In reality, I probably do not look as bad as I think I do when I dance. However, it doesn’t really matter to me. Dancing is something that I can lose myself in. Initially, I know I look silly and possibly dangerous, but after a few minutes, the music takes hold of me and my body carries itself without care in whatever awkward direction it feels like. I highly doubt that when Lynn Hill rock climbs, she is anything but a picture of grace and strength. Through her muscle memory her body is able to flow over the rock and in my mind I see her ascend up the rock face like a river filmed and played backwards to a crowd whose jaws can hardly handle the force of their owner’s awe. After seeing a video of her actually climbing, I saw that she was much more slow and deliberate than I had pictured. I found it interesting that for me athletics have always been about speed and though Lynn Hill is impressively fast, it is not as though she sprints up the mountain with total abandon. What I did notice, was that she obviously loses herself in her climb. I could see in her expression that the cameras trained on her were nothing but an after thought. In fact, I doubt she cared about her television spot at all in the moment. Rather she is there, body and mind and earth as one, moving together. I often think of rock as unmoving, resilient, and stubborn. Watching Lynn Hill reminds me of the dynamic nature of the whole process. She herself is dynamic in her adaptability to the rock face as she climbs. Her body shifts according to holds and different amounts of pressure are used for less stable rock. The rock itself is dynamic in perhaps a more subtle way. The rock shift ever so slightly beneath her weight and she must be extra careful not to put weight on loose rock. The face itself is dynamic due to years of erosion. I am not sure why this struck me so other than to relate it to the interconnected nature of all things.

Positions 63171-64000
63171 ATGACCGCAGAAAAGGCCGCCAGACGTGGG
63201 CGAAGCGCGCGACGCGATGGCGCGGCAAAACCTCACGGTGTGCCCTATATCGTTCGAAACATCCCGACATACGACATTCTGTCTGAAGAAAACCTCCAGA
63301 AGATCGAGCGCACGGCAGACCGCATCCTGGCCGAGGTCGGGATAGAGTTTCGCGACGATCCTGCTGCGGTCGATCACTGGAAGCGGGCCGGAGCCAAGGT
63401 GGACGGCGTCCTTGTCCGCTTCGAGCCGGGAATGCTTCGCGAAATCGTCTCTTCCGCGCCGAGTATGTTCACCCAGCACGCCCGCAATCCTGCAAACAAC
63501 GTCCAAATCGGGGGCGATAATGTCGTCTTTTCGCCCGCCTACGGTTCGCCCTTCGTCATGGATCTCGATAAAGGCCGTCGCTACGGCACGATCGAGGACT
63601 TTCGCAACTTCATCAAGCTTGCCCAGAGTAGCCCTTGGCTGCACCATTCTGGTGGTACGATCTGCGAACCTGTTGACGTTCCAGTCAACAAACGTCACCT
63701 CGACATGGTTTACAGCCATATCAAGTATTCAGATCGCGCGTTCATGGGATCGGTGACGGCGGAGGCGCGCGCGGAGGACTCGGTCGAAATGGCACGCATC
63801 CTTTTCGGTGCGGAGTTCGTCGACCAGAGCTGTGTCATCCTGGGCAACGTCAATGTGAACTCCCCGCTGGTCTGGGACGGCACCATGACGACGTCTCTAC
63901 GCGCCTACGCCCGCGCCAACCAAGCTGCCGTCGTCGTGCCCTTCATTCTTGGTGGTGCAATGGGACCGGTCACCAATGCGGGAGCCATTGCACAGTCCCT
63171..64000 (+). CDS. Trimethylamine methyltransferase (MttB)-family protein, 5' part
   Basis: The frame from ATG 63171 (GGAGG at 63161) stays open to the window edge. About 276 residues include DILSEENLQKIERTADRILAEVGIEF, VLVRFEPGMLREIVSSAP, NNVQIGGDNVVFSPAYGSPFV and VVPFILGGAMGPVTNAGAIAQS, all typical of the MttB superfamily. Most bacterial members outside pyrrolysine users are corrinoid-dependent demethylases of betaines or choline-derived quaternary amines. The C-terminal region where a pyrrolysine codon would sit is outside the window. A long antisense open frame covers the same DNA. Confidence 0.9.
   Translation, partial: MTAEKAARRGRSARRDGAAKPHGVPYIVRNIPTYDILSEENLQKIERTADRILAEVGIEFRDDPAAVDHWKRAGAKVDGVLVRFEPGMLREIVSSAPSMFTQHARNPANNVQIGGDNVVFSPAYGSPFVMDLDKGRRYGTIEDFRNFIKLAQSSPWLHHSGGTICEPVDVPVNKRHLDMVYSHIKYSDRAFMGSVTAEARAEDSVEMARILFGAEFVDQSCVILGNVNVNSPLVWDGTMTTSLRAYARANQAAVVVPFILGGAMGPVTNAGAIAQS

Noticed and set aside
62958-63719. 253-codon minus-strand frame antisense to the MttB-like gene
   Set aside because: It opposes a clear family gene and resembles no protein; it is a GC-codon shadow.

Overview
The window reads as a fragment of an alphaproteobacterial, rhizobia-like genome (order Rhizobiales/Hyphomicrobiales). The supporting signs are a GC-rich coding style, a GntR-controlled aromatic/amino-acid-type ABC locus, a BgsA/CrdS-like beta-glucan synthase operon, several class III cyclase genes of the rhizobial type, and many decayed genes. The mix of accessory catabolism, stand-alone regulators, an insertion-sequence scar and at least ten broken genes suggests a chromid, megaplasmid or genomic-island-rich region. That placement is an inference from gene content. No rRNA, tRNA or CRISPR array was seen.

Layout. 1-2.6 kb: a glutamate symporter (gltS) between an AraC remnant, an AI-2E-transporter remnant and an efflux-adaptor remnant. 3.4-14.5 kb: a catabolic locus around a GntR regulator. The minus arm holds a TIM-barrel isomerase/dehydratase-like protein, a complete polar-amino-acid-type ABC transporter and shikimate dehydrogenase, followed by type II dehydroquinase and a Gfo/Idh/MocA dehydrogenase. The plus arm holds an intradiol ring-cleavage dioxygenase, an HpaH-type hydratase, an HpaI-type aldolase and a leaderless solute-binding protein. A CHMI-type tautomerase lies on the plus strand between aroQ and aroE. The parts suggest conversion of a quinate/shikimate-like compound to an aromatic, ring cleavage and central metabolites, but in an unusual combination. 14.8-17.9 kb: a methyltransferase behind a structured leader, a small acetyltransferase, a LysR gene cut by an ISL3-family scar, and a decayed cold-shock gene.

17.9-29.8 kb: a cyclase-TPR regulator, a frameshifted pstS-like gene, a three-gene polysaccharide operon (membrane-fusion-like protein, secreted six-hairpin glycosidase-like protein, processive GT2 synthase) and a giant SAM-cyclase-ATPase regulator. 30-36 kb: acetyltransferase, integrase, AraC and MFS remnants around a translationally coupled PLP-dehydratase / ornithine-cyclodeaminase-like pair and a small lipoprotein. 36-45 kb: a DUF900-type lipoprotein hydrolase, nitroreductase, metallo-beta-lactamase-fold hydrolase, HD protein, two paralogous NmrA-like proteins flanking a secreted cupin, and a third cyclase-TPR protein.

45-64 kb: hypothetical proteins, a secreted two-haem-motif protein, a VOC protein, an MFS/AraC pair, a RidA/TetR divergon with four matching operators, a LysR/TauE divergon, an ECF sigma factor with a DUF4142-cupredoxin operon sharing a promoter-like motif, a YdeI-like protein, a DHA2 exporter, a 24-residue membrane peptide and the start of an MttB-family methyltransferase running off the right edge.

When I dance, I have little care for onlookers. The action is completely about playing with the way my body can move to the playfulness of the music. I would not go as far as to say that the music and become one. However, I would say that my muscle memory takes over and I am able to repeat the same steps without thinking about it. Further, I am able to improvise as the music changes without a whole lot of conscious intent. I do not mean to say that kinesthetic actions are better off completely without mindful guidance. I would agree with Chrisholm’s article, “Climbing Like a Girl: An Exemplary Adventure in Feminist Phenomenology”, though that our psychological assumptions can get in the way of our true physical capabilities. If I accepted my own bias that I was an abhorrent dancer then I doubt I would have the courage to dance. I would be denying myself something that I truly love. Dance like nobody’s watching. Something like that, or maybe it should be, Dance for yourself because the opinion of those watching should never deter you from expressing yourself.